Delivery automation is still far away
7 February 2019 | Written by Tommaso Spezzacatena
Many companies launched robots for food or other goods deliveries within our cities. However, the path is still long
As we know, the last mile delivery sector, meaning urban city delivery, is constantly expanding both in Italy and abroad (Amazon has now more than 100 million prime users).
Within this sector, many companies are convinced that automation will make the difference. Among these we can mention some giants such as Piaggio with its GITA, Amazon, Pepsi and Segway with Loomo, presented at Ces 2019 in Las Vegas.
Drone or robot, flying or terrestrial is indifferent: the important thing is that it is UV, Unmanned vehicle, i.e. an autonomous and automated vehicle.
But is it really the most convenient solution? In the short term certainly not.
The couriers on bicycles (the riders of Foodora or Glovo, to name some of the biggest delivery brands) in fact today are much cheaper, and will still be for several years.
R&S – research and study
Let’s start from the fact that the research to obtain an innovative product such as a robot equipped with artificial intelligence able to move in the city traffic is very expensive. For example, according to a report from the FactSet study center, Amazon in 2017 has spent a good $23 billion in R&S resulting in one of the companies that spends the most in the world in this field. Surely the entire budget was not intended for delivery automation (in fact a good slice went to Alexa) but we all know the interest of Amazon, at least in theory, in the implementation of a drone delivery system.
On the other hand, however, the use of a rider has no initial implementation costs (artificial intelligence is already included).
Then you have to consider the hardware. To give an example, the Aibotix X6 V2, a drone with a range of 30 minutes and able to lift a load of 3kg (features comparable to those of a drone for urban deliveries) costs about 30,000 euros, including a camera. A very important cost for modest performances in terms of load lifting. Furthermore, we know that drones today are very delicate in case of collisions.
A robot, on the other hand, is certainly more robust, but the state of the art is still far behind and the costs are still too high, especially because of the difficulty of realizing a reliable artificial intelligence, to think of applying it systematically.
As for riders, a bike costs about 50/80€ and is still paid by the worker, as well as any repairs and damage to the vehicle.
On a legal level, drones and robots do not yet have the go-ahead to proceed with freight transport.
As for land vehicles, however, there are no specific laws, and usually only permits are allowed to carry out tests and assessments.
However, there are some exceptions regarding drones: for example, in China, commercial delivery flights are already active and authorized (see the case of JD.com). In the US, the Department of Transportation suggests that drones used by civilians can hover and fly over the crowds and in some cases even at night. Then there is the European case: The Drones Open Category Regulation is about to be published, which will liberalize the use of drones for non-hazardous activities (based on vehicle weight), while for deliveries or professional purposes it is necessary to ask for authorization to proceed analyzed from time to time.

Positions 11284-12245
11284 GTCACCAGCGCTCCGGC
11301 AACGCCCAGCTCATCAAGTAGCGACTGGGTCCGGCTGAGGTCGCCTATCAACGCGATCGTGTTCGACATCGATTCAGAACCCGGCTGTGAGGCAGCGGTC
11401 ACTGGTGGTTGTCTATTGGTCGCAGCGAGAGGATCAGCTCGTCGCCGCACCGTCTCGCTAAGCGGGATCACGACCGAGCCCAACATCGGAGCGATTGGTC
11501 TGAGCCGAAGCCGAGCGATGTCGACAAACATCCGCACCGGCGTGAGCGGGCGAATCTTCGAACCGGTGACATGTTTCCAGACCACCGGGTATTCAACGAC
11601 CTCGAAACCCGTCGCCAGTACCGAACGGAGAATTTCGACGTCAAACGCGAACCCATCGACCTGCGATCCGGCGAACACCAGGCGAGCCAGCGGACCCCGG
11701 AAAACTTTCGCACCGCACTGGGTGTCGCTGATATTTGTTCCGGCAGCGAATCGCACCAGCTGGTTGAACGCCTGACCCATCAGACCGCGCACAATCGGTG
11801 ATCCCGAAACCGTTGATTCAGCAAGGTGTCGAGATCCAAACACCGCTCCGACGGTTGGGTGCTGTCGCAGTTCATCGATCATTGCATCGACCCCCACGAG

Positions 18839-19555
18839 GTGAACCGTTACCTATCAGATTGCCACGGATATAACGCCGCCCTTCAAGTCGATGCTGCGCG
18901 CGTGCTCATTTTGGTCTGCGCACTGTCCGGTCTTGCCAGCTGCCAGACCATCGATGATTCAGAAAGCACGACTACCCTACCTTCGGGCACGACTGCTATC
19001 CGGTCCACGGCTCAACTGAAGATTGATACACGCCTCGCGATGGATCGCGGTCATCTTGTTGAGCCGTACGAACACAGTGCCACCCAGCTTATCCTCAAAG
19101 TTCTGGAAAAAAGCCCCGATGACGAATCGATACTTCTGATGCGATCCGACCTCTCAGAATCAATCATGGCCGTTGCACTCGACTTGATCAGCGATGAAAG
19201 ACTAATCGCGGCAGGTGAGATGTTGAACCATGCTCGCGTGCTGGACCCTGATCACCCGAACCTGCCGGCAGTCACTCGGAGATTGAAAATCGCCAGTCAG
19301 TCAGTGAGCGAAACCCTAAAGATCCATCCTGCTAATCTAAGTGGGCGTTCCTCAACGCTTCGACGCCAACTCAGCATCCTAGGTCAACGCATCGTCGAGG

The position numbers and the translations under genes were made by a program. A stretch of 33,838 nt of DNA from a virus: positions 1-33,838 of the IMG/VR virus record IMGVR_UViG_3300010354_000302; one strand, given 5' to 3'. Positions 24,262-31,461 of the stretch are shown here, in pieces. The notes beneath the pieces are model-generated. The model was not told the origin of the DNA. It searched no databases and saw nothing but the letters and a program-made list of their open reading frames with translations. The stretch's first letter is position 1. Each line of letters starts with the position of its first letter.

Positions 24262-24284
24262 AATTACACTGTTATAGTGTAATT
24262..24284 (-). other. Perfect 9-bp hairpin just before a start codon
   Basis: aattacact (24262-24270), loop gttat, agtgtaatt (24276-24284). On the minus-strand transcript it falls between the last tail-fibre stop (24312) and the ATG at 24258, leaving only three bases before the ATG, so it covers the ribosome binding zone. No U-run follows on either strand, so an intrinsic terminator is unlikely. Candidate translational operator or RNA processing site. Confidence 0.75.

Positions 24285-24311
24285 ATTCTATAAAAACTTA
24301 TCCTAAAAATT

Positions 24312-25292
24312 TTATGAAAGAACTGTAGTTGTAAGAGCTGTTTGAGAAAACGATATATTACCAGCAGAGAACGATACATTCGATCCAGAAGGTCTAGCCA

On the other hand, humans do not have problems operating.
Another problem arises at an insurance level. In the case of use of highly technological and automated vehicles, the companies will certainly equip themselves with various insurances, both in the case of damage caused to the vehicle (i.e. vandalism as in the case of free-flow bike sharing, without stations) is not to be excluded. both for damage that the vehicle can cause to passersby and things.
This problem obviously does not arise if companies decide to rely on a human deliveryman.
In fact, riders are not provided with insurance that covers illnesses or injuries and, in case of collisions with people or things, responsibility (another controversial issue for drones and robots) is on the worker and not the platform.
There remains the big problem of recharging, especially for terrestrial robots, because even if the autonomy of drones is lower, however, these can cover a greater distance in less time. For example, assuming an average speed (optimistic) of 20 km/h, to cover 5km (a distance that some Bolognese riders said they sometimes have to travel in one trip) we will have a round trip time of about 30min, which requires batteries of a certain level and a certain size. If one considers that this would be only one of many trips, one might wonder if a land rover is able to resist an evening of deliveries.
The delivery man obviously has no recharging problems.
Remaining focused on the functioning of autonomously guided robots, one cannot help but consider that these are often thought of and implemented in America or in any case not in Europe, where urban planning and flooring are completely different.
One might ask if a rover is able to make deliveries in an area with cobblestones, holes or steep slopes, etc. etc.
Again, the riders have a lot less problems related to paving and slopes.
To date, a rider is paid about €4 per delivery, this means that the robotic systems will have to guarantee a maximum price equal to this in order to be competitive, which is not obvious. Again, at the cost level with robots, fixed management costs (recharging energy and repair costs) would arise, which today platforms do not have.
Unfortunately, then it seems that in this case the technology is still far from solving a precarious work situation like that of the couriers with bicycles.